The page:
To compare it to remote viewing again, if the SRI folks had gone up to them and said “We want a couple of million dollars to study clairvoyance” it probably wouldn’t have gone very far. But get a bunch of physicists together and say “We want to study remote viewing and non-local causality,” then you’ve got a pitch that can get some cash.

    So ironically this probably got funded using the very narrative manipulations they’re studying.

  • StillAtMyMoms

    Didn’t old George already foresee this kind of censoring bullshit?

  • Anonymous

    Didn’t old George already foresee this kind of censoring bullshit?

  • Joseph

    Hm, no, I don’t think Wm. S. Burroughs developed a “quantitative methodology for measuring the effect of storytelling on human action.” I don’t imagine Gysin or even Korzybski did so either, not to mention that hypothetical “true poet or writer” who understands the rather obvious fact that, um, writing is real. Er, I mean, “takes on an effective reality,” or something. One thing I do know from reading this article is that there is an unfortunate reality which David Metcalfe’s writing has taken on. 

    Anyway what was that about DARPA again? Sounds a hell of a lot more interesting than whatever crap they are selling at Weaponized. 

    • Yith

      Right on! 

      “Nothing new under the sun”, “the ancients had it all figured out”, and “first you see it in the arts, then it trickles down to the sciences, technology and society writ large”, seem to be prevalent beliefs among certain men and women of letters.

      Although not relevant to the article, another example of this that I find silly is when people suggest that Buckminster Fuller and Nikola Tesla were radical visionaries too far ahead of their times, whose ideas still profoundly influence science and technology.  The reality is that Fuller and Tesla were mostly crackpots with a few good ideas and inventions that would have been discovered around the same time that they did so, if not by them; and I would be willing to concede they were `visionary’ to some degree.

      • http://hormeticminds.blogspot.com/ Chaorder Gradient

        Tesla wasn’t a crackpot, he was just too idealistic in this fucked up world, most  of his (but not his more impressive) technologies have been applied, but they’ve been used as just another way to suck money from people rather than increasing free access like his original intention was.

      • http://liminal-analytics.org/ David Metcalfe

        I appreciate being put into the category of “men and women of letters,” but more often you’ll find me scrawling expressionist images with a sharpie marker. So I haven’t earned that distinction yet. 

    • http://liminal-analytics.org/ David Metcalfe

      Joseph, I wish we could sit down and have a chat face to face over coffee, you’re a beautifully vigorous opponent.

      Disliking, as I do, the threat that unethical applications of science hold for our society I would love to throw crazy ideas at you and have them refuted so I can better hone my discursive skills.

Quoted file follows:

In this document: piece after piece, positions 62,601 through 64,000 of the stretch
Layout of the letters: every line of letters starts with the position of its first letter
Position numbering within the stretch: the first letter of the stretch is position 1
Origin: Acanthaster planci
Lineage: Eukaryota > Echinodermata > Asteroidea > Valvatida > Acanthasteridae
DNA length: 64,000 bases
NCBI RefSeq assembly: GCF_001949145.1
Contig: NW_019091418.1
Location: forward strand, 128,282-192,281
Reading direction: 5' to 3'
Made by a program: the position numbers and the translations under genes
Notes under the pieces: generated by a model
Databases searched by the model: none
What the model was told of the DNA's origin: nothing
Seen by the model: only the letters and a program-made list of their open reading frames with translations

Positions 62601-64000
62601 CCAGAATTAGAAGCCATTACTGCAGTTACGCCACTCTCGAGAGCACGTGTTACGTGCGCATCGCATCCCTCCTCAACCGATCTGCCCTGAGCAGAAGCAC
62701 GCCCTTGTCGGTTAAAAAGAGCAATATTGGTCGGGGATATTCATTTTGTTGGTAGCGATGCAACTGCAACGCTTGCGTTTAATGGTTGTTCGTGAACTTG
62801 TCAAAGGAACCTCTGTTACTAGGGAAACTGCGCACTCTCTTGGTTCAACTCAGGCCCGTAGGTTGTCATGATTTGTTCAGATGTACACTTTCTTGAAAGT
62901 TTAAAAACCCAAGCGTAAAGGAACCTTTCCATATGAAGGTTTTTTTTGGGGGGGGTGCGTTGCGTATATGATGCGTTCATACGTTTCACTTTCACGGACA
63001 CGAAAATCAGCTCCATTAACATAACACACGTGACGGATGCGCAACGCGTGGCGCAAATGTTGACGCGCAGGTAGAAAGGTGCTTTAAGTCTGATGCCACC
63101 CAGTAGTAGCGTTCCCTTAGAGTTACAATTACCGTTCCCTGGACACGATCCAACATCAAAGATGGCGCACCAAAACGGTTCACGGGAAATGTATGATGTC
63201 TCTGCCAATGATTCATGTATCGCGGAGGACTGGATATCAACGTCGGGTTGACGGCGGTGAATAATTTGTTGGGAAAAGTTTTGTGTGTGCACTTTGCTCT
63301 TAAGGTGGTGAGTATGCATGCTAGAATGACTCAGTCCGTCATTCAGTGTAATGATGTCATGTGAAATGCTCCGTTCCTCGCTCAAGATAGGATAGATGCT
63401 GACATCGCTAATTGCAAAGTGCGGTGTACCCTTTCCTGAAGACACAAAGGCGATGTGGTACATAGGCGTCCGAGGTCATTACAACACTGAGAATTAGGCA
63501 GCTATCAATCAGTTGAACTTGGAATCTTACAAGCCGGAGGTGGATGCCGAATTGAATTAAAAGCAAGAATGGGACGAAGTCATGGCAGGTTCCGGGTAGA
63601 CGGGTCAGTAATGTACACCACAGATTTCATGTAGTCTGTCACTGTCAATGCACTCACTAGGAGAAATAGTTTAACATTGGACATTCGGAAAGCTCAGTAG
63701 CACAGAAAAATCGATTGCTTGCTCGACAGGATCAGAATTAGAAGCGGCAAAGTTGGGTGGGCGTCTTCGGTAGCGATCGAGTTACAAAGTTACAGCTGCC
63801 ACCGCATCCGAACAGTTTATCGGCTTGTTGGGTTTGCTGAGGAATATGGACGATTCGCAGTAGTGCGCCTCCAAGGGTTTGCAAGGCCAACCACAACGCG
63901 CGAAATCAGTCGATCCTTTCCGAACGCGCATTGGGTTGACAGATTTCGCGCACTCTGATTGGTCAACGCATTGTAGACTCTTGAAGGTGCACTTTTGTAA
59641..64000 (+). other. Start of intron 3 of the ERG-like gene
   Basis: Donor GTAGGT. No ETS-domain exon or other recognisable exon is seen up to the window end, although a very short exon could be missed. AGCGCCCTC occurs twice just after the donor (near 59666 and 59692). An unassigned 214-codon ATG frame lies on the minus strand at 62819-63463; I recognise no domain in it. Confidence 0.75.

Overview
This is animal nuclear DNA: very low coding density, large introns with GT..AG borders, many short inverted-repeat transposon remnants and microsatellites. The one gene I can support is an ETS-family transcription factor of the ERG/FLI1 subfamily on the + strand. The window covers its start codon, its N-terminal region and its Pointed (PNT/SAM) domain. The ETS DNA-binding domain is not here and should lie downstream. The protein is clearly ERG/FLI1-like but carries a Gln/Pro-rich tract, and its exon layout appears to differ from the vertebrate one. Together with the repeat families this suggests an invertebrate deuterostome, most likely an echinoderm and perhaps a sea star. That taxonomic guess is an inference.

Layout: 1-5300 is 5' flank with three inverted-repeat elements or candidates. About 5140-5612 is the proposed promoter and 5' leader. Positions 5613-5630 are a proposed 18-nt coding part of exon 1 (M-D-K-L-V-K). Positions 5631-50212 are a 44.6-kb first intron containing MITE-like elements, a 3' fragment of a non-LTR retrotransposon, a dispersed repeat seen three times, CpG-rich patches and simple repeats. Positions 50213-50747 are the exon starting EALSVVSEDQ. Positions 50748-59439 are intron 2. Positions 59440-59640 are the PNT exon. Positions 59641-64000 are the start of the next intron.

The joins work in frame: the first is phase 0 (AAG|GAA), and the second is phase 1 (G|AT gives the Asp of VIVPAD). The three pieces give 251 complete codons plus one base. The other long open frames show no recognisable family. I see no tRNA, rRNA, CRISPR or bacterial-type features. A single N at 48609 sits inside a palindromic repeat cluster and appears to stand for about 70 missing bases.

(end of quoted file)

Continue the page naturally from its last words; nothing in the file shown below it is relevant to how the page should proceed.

Have you read Burroughs, Gysin, Korzybski? Just wondering. (edit: I see that some of your other listed comments are in regards to Crowley, so most likely you have read Burroughs, or at least have a passing understanding of his work)

      If you’d like to write a complete rebuttal of this piece, which includes how DARPA and marketing firms will better society with their research goals, I will publish it on my web publication The Eyeless Owl or on Evolutionary Landscapes. Or if you’d like I’ll even co-author a piece with you and submit it to Reality Sandwich, but I can’t promise publication in that instance.

      Yith, that goes for you too.

      By the way, Giordano Bruno, who I also referenced, combines the best of the medieval scholastic tradition, poesis and rampant, arrogant, polemical writing. I highly recommend his work.

      • Anarchy Pony

        Marketing firms have not ever and will not ever, in any way, better society. 

      • Joseph

        Yes, I’ve read Burroughs, Gysin, Korzybski, and Bruno.

        Thanks for the offer to publish a rebuttal. I’ll give some thought to the question of whether I can afford the time investment required. My comments here were just for fun.

      • erisiantaoist

        I don’t think Joseph would argue for the moral fiber of the DoD so much as he would argue against the uselessness of this type of research.  For comparison, look at Pavlov’s dogs: Even pet owners who’ve never heard of behaviorism can tell you their dogs start salivating when they hear a can opener or the rustle of the food bag.  But when Pavlov formalized it and published his quantitative findings, the knowledge became useful in a whole host of new ways–for one example, our current best models of animal learning and best machine learning techniques, which inform and improve each other, are directly descended from that scientific study of something everybody knew.

        • http://liminal-analytics.org/ David Metcalfe

          This ties in to some thoughts I had on Yith’s point – ““Nothing new under the sun”, “the ancients had it all figured out”,
          and “first you see it in the arts, then it trickles down to the
          sciences, technology and society writ large”, seem to be prevalent